DIY: Hydroponic Water Chillers

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Things You'll Need

  • External water pump

  • Plastic milk containers

  • Stainless steel tubing (coiled)

  • Hose adapters

  • Portable air conditioner (if desired)

  • Small electric desk fan

Keeping the root zone temperature in a hydroponic garden at 68 degrees Fahrenheit or less while the air temperature is 75 degrees Fahrenheit or higher will allow for maximum growth of plants in the system. This slight temperature offset also helps keep plant health problems to a minimum. To accomplish this, keep the water reservoir at a temperature slightly below the desired root temperature with a do-it-yourself water chiller. Adjusting the water temperature with DIY chillers will depend on the size of the hydroponic layout and other factors. There are several DIY methods to chill a hydroponic water supply; when used in conjunction with one another it is easy to find an inexpensive solution that works well with any particular system.


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Step 1

Use an external water pump when pumping nutrients or water in a hydroponic system. The use of traditional submersible pumps will add heat to the water, thus increasing the water cooling required. For outdoor systems, replace a smaller water reservoir with a larger one. Smaller reservoirs heat up faster than larger ones because they do not require as big a temperature change to begin warming the water.


Step 2

Top off the reservoir supply with cold water. When using tap water, always wait until the water begins to run cool, meaning that the water has not been heated by remaining inside the home's water pipes. The water will run from the tap at below 70 degrees Fahrenheit once water from the underground pipes supplying your home begin to reach the tap.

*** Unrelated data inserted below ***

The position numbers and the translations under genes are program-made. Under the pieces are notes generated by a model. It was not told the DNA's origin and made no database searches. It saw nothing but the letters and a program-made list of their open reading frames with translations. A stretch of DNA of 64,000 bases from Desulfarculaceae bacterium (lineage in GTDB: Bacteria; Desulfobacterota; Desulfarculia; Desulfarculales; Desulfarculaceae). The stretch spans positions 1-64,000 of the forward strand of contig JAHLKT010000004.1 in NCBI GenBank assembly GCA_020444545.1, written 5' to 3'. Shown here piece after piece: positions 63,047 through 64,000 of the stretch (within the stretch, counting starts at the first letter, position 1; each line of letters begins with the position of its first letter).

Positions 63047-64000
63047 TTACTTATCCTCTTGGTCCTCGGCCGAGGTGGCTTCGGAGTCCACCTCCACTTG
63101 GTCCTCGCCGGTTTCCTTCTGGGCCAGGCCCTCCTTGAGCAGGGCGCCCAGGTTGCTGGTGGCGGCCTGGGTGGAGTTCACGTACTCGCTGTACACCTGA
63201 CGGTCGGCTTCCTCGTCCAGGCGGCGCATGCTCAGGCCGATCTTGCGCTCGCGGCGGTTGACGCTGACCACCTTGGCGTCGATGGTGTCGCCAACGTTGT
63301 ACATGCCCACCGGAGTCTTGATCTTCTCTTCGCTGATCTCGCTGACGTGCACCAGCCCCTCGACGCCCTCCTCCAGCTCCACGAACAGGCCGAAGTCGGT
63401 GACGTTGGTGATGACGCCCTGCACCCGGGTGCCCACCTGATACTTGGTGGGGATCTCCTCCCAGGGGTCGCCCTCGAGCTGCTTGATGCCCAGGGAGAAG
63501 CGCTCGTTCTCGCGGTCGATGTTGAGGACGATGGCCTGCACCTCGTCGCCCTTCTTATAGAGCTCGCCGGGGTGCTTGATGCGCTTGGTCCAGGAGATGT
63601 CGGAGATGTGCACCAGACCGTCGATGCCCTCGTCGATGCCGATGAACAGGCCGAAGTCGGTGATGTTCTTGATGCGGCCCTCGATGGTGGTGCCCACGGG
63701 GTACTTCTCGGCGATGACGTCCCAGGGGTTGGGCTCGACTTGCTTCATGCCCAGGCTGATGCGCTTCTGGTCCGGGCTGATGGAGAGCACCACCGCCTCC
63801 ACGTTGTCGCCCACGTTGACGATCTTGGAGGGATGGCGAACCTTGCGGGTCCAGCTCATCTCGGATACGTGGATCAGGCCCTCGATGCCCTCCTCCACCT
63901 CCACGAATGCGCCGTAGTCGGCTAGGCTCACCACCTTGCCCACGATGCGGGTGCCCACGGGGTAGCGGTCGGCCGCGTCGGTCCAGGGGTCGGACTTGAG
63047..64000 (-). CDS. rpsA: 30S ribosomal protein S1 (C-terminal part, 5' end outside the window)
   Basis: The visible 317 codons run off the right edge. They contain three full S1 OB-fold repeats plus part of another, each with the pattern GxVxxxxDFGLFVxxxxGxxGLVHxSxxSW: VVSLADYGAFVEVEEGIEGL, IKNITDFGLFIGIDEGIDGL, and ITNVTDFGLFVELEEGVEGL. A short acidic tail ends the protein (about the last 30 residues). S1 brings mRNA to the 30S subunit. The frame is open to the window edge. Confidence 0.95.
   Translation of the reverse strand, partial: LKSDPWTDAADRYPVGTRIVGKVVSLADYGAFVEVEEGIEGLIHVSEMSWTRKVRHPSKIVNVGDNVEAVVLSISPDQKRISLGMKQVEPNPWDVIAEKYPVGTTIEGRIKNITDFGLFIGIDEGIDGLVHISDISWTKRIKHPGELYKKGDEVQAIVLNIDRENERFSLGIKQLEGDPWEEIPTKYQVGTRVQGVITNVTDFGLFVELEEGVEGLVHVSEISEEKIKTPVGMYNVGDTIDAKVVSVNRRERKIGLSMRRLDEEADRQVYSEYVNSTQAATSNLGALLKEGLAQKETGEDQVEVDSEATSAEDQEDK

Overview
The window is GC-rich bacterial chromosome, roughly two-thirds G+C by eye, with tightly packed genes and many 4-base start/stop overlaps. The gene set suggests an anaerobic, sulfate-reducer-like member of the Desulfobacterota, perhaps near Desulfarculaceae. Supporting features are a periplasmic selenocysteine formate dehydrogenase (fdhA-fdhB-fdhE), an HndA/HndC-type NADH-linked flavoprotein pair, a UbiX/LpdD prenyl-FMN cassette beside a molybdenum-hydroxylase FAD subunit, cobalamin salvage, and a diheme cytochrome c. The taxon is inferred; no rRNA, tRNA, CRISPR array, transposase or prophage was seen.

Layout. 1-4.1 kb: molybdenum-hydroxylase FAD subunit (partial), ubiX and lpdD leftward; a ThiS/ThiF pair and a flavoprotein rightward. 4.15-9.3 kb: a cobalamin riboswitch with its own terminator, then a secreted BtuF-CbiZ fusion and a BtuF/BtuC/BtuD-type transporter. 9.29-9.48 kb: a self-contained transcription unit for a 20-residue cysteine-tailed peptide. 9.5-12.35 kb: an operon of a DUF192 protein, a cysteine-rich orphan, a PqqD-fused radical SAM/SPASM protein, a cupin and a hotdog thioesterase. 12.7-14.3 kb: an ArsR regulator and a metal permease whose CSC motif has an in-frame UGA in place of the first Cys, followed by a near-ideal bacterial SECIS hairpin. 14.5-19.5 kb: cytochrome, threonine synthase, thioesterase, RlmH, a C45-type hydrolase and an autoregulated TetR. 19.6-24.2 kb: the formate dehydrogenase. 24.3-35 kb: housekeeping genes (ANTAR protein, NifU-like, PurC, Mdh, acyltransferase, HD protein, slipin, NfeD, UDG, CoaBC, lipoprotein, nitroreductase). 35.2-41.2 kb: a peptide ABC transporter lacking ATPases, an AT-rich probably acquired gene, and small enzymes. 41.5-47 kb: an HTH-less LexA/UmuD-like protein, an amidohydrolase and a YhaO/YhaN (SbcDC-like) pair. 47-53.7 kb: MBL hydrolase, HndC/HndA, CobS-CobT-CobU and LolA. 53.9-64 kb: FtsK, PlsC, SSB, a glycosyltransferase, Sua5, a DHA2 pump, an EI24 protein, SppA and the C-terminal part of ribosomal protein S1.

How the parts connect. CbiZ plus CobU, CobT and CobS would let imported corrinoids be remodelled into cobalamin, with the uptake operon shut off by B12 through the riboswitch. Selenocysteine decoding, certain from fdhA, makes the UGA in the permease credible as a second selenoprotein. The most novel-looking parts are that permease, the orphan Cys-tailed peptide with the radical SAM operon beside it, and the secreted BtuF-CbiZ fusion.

Step 3

Keep a supply of frozen plastic gallon milk jugs or other plastic drink bottles filled with water. Put the lids on tightly and fill the bottles 90 percent full. Add a frozen bottle or bottles to your reservoir in the desired quantity to bring the temperature down to the level desired and replace as necessary.


Step 4

Move the reservoir to a cooler room if indoors and place it on a cold floor or a concrete block to help draw the heat away from the tank through the floor or the block.

Step 5

Use a fan to blow air horizontally across the top of the reservoir to aid in heat removal. Be sure the tank is kept full to achieve maximum cooling with this method, since evaporation will be greatly enhanced. If necessary, add a float valve to the tank so it will automatically refill the tank as the water evaporates.


Step 6

Use a small portable air conditioner in the room where the reservoir is kept to keep the temperature of the room at the desired reservoir temperature. This method usually requires the air conditioner be turned on and off as necessary to avoid wasting electricity.

Step 7

Use a cooling coil made from stainless steel immersed in the reservoir. The inlet end of the coil should have a hose adapter on it that runs from a water supply on a tap that is turned on to a trickle. The outlet end also should have a hose to drain the water from the coil and into a drain or elsewhere where it could be used again. Use a small circulation pump in the reservoir to stir the water so that it moves over the cooling coil. The water running through the coil will pick up any heat and transfer it to the outlet hose.


The optimum temperature for most plants' root zones is around 68 degrees Fahrenheit. When conditions are too cold or too warm, plant growth will be stunted. Increased root death will occur under these conditions.